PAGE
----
Deep-seated changes triggered by pandemic could speed up adoption of bioenergy
July 29, 2020
By André Julião | Agência FAPESP – The societal changes under way because of the COVID-19 pandemic may cause permanent transformations that include the faster introduction of bioenergy. This was one of the conclusions of the FAPESP Research Webinar held on June 25 to discuss “Biomass and Sustainability.”
“The pandemic has imposed rapid changes that may become permanent – changes in the behavior of society, the profile of public spending, political priorities, and the functioning of the economy,” Marco Antonio Zago, President of FAPESP, said in his opening remarks.
“After the end of this acute period, the result may be seen to have been the acceleration and concentration in a very short time of global changes that were already under way. One of these trends is the substitution of non-renewable energy sources with alternatives such as bioenergy.”
For Luiz Eugênio Mello, FAPESP’s Scientific Director, BIOEN is clearly a success, having funded more than 400 projects and over 200 small enterprises since its inception more than ten years ago. Beyond knowledge production that contributes to the development of the field, he noted, the main challenge faced by the program is to ensure that projects result in the implementation of bioenergy applications.
“We all know about the discussions between Nikola Tesla and Thomas Edison about the best way to store energy and convey it to consumers. This shows that the best solution doesn’t always win. The positioning of the different players influences the outcome. We want this event to help make sure the best solutions prevail,” Mello said.
BIOEN’s coordinator Glaucia Mendes Souza recalled that the program started in 2009 and that bioenergy is increasingly seen as an essential component of Brazil’s energy mix, in which renewables now account for 42%. “Bioenergy must be expanded if we are to mitigate the adverse impacts of climate change and drive sustainable development. It’s the only available option to replace fossil fuels in many sectors of the economy,” she said.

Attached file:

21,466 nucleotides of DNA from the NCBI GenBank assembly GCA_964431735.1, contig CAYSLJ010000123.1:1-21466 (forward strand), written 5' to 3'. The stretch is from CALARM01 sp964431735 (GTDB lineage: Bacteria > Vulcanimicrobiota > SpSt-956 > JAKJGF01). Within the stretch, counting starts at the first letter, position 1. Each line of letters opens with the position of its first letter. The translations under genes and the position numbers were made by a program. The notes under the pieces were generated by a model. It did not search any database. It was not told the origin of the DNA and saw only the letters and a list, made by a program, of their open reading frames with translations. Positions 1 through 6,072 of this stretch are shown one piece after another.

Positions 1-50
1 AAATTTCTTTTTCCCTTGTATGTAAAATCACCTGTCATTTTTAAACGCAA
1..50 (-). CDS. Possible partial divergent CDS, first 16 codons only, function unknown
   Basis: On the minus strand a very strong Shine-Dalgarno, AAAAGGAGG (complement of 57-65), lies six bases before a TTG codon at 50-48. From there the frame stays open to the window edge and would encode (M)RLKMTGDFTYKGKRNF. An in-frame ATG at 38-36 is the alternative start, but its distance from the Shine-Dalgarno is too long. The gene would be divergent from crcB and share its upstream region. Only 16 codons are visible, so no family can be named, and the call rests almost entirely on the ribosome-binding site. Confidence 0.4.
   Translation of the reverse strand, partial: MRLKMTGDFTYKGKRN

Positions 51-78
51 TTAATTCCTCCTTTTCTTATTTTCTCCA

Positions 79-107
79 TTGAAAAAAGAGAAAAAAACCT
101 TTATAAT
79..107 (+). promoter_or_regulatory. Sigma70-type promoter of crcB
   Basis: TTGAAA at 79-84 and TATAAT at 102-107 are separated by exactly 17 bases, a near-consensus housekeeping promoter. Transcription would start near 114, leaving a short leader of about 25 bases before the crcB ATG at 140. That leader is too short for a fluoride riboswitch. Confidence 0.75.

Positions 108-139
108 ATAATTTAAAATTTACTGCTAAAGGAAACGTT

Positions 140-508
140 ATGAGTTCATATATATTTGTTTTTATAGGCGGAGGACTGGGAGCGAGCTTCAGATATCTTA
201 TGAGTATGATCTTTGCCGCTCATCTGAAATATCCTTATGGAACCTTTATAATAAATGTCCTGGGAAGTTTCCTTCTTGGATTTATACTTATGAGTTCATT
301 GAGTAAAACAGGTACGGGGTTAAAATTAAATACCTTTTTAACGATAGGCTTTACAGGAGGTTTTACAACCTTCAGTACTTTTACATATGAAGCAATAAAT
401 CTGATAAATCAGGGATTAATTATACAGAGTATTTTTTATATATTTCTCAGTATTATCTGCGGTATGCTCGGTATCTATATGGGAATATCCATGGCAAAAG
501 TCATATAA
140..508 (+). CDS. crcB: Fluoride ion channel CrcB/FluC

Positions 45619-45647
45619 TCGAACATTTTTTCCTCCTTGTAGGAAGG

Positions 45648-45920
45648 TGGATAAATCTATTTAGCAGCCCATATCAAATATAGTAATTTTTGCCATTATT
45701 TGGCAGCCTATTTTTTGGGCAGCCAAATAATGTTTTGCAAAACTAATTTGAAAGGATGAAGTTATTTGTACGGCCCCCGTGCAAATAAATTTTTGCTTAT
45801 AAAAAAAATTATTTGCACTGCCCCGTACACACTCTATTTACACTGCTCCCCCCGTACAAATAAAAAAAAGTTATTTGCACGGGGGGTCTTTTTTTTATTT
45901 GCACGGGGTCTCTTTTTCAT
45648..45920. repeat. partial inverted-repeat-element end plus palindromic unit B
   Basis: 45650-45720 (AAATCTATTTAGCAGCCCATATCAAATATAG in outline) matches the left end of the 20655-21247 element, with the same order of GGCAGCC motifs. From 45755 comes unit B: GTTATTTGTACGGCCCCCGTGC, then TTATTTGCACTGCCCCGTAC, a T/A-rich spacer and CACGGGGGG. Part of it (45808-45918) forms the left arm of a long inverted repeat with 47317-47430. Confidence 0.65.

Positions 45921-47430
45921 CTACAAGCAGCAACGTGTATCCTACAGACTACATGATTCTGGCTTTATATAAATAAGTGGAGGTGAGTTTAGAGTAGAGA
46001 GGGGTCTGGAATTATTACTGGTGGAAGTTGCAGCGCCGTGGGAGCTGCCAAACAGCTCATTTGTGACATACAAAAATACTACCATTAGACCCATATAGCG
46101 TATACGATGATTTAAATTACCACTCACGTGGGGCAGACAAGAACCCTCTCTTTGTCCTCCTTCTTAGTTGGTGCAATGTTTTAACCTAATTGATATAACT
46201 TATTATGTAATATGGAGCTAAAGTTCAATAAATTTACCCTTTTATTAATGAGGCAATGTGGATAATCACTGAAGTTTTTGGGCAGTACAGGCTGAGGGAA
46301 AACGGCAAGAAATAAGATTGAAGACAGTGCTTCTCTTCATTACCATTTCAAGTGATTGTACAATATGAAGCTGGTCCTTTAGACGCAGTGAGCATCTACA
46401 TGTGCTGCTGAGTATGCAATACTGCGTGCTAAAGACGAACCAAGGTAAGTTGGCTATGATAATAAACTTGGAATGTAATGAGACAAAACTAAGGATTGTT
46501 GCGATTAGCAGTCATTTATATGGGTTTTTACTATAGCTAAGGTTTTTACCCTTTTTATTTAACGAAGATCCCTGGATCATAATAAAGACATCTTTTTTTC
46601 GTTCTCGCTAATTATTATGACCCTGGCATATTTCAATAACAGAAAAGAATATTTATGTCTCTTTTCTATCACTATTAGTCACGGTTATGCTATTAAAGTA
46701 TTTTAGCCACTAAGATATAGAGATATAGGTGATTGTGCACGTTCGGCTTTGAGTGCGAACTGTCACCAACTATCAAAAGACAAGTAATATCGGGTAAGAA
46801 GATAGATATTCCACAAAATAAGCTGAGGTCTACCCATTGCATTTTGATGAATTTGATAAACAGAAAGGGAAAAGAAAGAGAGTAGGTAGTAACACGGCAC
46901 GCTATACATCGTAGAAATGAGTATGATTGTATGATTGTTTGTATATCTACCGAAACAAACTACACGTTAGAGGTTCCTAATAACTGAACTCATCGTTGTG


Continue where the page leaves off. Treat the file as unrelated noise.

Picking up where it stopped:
Other than Brazil, she added, in no other country with a population of more than 60 million inhabitants do renewables account for more than 40% of the energy mix. The key components that have contributed to this achievement include Brazil’s longstanding tradition of producing sugar, its hydropower production capacity, and, importantly, sugarcane bioethanol and sugarcane bioelectricity as well as increasing amounts of biodiesel.
“Another key component I must stress is our strong science on this subject,” Souza said. “Brazil is the leader in publications in this field. We’re very grateful to the robust community of scientists who have worked on this topic for so many years.”
According to Souza, an important outcome of the BIOEN Program has been to increase networking among researchers and collaboration in transdisciplinary studies, directly impacting the quality of public policy for the sector. She mentioned the research that led to the development of the first flex-fuel engine in Brazil in 2003 and the advances in genomics that led to publication late last year of the most complete genome sequence of commercial sugarcane to date (read more at agencia.fapesp.br/32089/).
The other speakers were Stephen Long, professor of plant biology and crop sciences at the University of Illinois, Urbana-Champaign (UIUC) in the US; Renato Godinho, chair of Biofuture Platform and a career diplomat in Brazil’s Foreign Affairs Ministry; and Marcelo Morandi, a researcher in the environment unit of the Brazilian Agricultural Research Corporation (EMBRAPA). The complete webinar can be watched at www.fapesp.br/14294.
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